The Global Roundtable includes international leaders in the industry such as McDonald’s, Cargill, Zoetis, JBS and Tyson, and Australian industry representatives including Meat & Livestock Australia and Cattle Council of Australia. In addition, membership includes advocacy agencies such as World Wildlife Fund (WWF).

In a statement, Harvest Road said membership of GRSB complemented its already well-established commitment to animal welfare reform through its ‘No Pain, No Fear’ campaign

No Pain No Fear Pty Ltd (NPNF) was established by Tattarang chairman Twiggy Forrest with a challenge to industry to ensure all animals cared for in animal protein supply chains globally are free from all avoidable pain or fear. Its initial focus is on the welfare of cattle, given Harvest Road’s extensive integrated beef supply chain. Click here to view an earlier Beef Central story on the No Pain, No Fear project.

Mr Forrest said he was pleased that Harvest Road had joined the GRSB, along with other industry leaders, and GRSB clearly outlined “what a good life for an animal can look like.”

“Consumers have a right to know that what is on their plate didn’t come from pain or fear,” Andrew Forrest said. “We want to make it easier for consumers to be able to endorse good animal welfare practices with their own choices at the supermarket or in restaurants.”

Call for lift in standards

“We need a lift in industry standards that aims for far higher levels of welfare than are currently articulated in industry standards, guidelines or legislation and seek to reform industry across the globe,” Dr Forrest said.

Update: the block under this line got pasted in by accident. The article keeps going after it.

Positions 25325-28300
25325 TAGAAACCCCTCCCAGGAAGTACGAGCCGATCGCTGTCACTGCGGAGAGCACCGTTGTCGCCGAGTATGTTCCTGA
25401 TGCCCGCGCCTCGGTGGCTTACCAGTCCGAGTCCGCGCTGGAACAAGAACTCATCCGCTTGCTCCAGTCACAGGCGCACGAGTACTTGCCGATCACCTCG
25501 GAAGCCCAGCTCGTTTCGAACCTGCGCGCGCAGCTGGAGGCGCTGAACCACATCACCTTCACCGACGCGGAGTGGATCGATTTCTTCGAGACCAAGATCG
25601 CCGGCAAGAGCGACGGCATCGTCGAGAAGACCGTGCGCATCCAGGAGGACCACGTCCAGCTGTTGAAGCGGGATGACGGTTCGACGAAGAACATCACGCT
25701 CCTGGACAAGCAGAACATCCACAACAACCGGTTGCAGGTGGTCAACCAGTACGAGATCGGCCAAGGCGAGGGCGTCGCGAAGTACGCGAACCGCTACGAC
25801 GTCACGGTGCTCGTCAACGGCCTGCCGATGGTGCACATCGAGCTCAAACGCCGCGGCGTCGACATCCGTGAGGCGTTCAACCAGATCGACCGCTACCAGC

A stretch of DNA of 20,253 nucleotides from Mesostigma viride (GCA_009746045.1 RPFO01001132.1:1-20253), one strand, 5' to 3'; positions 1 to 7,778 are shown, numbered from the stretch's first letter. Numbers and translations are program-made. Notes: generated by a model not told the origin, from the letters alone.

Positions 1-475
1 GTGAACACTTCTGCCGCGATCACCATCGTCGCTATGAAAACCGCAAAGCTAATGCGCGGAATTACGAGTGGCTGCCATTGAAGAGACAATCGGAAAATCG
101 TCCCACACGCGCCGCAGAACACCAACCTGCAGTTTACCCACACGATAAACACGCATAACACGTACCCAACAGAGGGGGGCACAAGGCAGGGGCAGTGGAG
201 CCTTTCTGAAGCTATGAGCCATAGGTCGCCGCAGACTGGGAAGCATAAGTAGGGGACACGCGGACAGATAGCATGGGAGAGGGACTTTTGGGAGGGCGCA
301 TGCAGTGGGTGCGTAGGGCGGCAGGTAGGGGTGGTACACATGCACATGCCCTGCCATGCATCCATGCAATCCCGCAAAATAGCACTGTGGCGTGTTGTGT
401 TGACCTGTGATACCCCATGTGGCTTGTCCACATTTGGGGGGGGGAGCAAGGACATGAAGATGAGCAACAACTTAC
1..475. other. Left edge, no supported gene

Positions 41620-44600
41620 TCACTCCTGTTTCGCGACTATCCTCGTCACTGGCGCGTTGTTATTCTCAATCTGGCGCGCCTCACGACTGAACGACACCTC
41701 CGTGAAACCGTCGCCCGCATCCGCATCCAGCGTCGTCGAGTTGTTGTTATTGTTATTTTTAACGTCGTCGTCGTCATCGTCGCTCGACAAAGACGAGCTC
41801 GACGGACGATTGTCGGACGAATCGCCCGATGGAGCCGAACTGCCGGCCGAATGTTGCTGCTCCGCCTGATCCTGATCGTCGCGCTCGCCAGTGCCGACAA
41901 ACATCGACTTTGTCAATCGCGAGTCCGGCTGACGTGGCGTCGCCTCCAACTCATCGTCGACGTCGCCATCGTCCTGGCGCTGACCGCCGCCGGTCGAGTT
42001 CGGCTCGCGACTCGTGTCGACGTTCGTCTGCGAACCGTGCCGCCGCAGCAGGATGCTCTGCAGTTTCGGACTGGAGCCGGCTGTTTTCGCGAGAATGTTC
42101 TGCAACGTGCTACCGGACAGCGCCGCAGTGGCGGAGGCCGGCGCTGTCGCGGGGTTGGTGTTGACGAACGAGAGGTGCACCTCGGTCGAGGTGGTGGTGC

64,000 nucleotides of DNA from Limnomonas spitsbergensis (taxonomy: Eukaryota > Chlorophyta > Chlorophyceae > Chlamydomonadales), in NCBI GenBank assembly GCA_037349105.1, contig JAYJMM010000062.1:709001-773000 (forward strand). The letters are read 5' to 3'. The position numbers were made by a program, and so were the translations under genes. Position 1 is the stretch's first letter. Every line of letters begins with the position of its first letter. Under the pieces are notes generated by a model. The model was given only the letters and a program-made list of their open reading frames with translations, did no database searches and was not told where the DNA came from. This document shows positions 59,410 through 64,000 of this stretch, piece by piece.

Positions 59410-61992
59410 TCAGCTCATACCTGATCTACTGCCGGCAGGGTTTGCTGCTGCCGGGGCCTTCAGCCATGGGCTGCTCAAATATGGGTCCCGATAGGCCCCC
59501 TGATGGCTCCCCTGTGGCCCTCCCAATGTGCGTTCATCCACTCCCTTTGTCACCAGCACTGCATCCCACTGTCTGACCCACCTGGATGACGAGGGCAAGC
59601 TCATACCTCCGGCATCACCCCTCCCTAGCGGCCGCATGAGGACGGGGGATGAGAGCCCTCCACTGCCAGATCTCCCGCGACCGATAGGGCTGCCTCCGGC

Contrasting with earlier comments from Mr Forrest which criticised meat processing practices in Australia, Harvest Road chief executive Paul Slaughter said animal welfare practices across the Australian industry were “generally positive” and many companies had invested significant time and money in exceeding current standards.

“Our aspiration is to work across the sector to ensure that the standards articulate the good work that is happening in Australia. This enables continuous improvement,” Mr Slaughter said.

“Animal welfare requirements in Australia are fragmented, with all States and Territories responsible for their own legislation. This makes it difficult to deliver reform that is consistent across the nation but by no means impossible.

“Sustainable reform will be delivered if we do this together with the industry – producers and processors, retailers, governments and consumers,” Mr Slaughter said.

GRSB executive director Ruaraidh Petre said Harvest Road was a business with values that clearly aligned with GRSB’s, and that of the roundtable’s members.”

“Launching our global goals last year was a key milestone for the organisation and working with partners such as Harvest Road will help us achieve our mission for beef to be more environmentally sound, socially responsible, and economically viable,” he said.




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  1. Paul+D.+Butler, 05/04/2022

    WANTED………..The BEEF INDUSTRY is in desperate need of a champion in the mold of Alex Epstein.

    Consider his using objective thinking methods to ascertain the full impact….both positive and negative of an industry. Who will answer the challenge?